I’ve traveled to CES and its predecessor Comdex for more than 20 years. Each year I conveniently forget the hype, undelivered products, and inevitable post-trip flu from the previous year hoping to interact with products that fuel the imagination and can actually be bought within a year or two. Sadly, those products are becoming fewer and far between.
Why? Part of the reason is that those breakthrough products might be in Las Vegas, but they increasingly are not on the show floor. Microsoft, HP, Nvidia, Dell, and Oculus might bring the next great product, but you have to be invited to an exclusive press event or private meeting room to see it. The same holds true for some startups, as it is easier and less expensive to control who sees their upcoming products via a private room than a large public floor space. It might be at CES, you just don’t get to touch it.
A bigger reason, in my opinion, is that we’ve entered an age of incrementalism. CES 2017 was littered with products whose feature set was exactly the same as the wares in ten or twenty other booths. A side effect of simplified hardware development is me-too products. Any signal of market opportunity, no matter how stale or small, brings countless products to chase after the opportunity. Nearly everything at CES 2017 was tagged a “smart” something, but was it smart for so many vendors to create the same products?!
Incrementalism is good for some and challenging for others. As a VC, incremental products and many companies pursuing the same, narrow segments means CES has fewer opportunities than I’d hope to see. Fewer each year, even though the number of startups in attendance is increasing. CES is the hunt for the needle in a haystack; the startup with a great team, differentiated product, VC scale (>$100M/year) future revenue potential, and hopefully a blue rather than red ocean surrounding it.
But do not be disheartened by this VC’s perspective of CES. I am not. While a VC, I’m an entrepreneur by experience and at heart. CES in recent years confirms my hope and excitement for the hardware revolution. Inside this incrementalism, inside this sea of startups whose ARR might only be <$15M, are an increasing array of sustainable, small(er) businesses led by enthusiastic founders gaining experience and customers by the day. CES, and especially Eureka Park, has evolved to highlight nimble startups catering to smaller, focused audiences and the online, specialty, and mass retailers who sell to those customers. To survive in an age of incrementalism and quickly imitated industrial designs, a hardware startup must innovate through software, information, and community. Those that succeed create new, local jobs and trail blaze a path for this generation of global hardware entrepreneurs. Many will fail, but hopefully they will learn from those experiences and try again.
While CES is dominated by big companies and huge hype machines, the real star of the show are smaller companies who might never get “big enough” to warrant VC investment. And that isn’t just ok, it’s great.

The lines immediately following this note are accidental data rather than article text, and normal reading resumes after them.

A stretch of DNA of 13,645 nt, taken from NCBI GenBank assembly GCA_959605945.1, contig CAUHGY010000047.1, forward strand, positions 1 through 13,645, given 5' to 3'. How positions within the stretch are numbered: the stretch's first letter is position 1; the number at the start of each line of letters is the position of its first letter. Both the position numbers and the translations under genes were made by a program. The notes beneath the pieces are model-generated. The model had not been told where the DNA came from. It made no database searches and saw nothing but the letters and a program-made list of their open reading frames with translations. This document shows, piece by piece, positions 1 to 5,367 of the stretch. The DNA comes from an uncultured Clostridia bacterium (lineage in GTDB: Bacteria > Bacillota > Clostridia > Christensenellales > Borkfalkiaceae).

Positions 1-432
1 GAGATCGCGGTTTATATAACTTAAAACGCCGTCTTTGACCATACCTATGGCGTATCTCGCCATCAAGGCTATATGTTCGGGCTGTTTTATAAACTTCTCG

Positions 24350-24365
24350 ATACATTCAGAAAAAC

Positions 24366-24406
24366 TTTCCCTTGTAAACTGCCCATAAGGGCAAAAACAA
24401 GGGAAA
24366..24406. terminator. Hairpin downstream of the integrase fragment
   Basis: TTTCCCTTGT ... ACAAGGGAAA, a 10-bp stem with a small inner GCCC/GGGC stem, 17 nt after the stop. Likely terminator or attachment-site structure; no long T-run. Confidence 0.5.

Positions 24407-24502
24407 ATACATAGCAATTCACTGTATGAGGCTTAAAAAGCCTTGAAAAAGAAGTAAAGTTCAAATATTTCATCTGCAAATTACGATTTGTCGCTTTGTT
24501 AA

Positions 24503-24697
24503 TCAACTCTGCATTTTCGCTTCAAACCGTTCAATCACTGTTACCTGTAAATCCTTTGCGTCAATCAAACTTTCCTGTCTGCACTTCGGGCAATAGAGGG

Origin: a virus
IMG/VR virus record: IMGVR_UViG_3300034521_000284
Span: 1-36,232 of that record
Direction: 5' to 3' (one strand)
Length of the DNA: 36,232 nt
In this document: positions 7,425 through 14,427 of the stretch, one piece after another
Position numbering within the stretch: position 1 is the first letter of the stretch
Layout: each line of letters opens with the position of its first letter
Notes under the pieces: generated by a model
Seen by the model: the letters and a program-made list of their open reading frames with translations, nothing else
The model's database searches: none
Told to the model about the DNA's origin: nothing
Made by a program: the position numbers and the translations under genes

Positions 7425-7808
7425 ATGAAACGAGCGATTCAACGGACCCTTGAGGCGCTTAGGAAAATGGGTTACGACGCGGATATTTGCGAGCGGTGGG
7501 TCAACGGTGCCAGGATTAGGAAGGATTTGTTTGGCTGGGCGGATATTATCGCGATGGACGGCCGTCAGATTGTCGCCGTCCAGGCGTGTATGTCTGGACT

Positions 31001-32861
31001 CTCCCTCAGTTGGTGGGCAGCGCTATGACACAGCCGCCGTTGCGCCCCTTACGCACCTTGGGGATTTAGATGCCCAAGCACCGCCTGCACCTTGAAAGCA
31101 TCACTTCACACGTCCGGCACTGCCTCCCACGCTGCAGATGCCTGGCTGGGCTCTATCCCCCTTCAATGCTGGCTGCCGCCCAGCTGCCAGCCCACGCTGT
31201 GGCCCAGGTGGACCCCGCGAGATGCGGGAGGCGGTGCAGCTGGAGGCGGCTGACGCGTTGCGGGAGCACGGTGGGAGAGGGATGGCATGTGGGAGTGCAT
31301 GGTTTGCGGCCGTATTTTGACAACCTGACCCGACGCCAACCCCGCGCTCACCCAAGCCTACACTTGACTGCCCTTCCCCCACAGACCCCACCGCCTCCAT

So why attend CES? Attend to see ground zero of the hardware revolution. The passion, commitment, and energy pouring out of Eureka Park and the Venetian hotel rooms is palatable. It’s the only place where you can meet so many founders and engineers in such a short time span. I love having deep conversations with people who actually make product. I spent more than 30 minutes on a couch in a small hotel room listening to the legendary Andrew Jones explain in painstaking detail how he designed ELAC’s new speakers. Almost an hour talking with the person guiding HDR (High Dynamic Range) about future broadcasting standards, firing technical questions as fast as I could think of them. CES is about people, and only at CES are so many hardware builders, entrepreneurs, and leaders in one place at one time. CES is about being with our extended hardware family.
From a personal, geek perspective, I saw a few things that I remember well after the show ended:
- Sony’s booth was great. I grew up admiring Sony and it was exciting to see innovative ideas and products in their booth again. It felt like Sony finally zagged while Samsung and LG continued zigging in a yearly battle to out increment each other.
- Xiaomi’s booth floored me for one reason: prices. Every product in the booth had a price on the description card and that price was far below what other vendors would sell similar products for. In a show filled with glitter and gloss, the only booth with pricing, sometimes unbelievably low pricing, was a breath of fresh air or a well-placed shot across the bow.
- Sony’s Ultra Short Throw 4K Laser projector was amazing. Product of the show for me. I think laser projection will change the TV market significantly in the next 4-8 years. Forget thin; think anywhere and huge (image size).
- Ultrahaptics was the developer technology I kept imagining how to take advantage of. Imagine feeling feedback to your movement, intentions, and actions without touching an object (mouse, trackpad, desk, ATM, car dashboard, etc.) The actual haptic feedback felt weird because it felt new, something unfamiliar but powerful. Too bad the development kit was $2000 and seemingly targeted at large corporations.
- There were a myriad of new audio standards to create more immersive game, music, and movie experiences. There were too many to be viable, but like any other change, a few will survive the winnowing to drive innovation. As an audiophile, it was heartening, though it makes my personal home theatre decisions a bit cloudy.
- I can’t wait to get a TPCast Wireless Vive kit. Wireless whole room VR! Even if it is not perfect, freeing me from the tangle of cables my Vive entombs me in would be a huge upgrade and a needed step in the evolution of VR.
As a footnote, I do think I might have found a needle in that haystack. Hope springs eternal!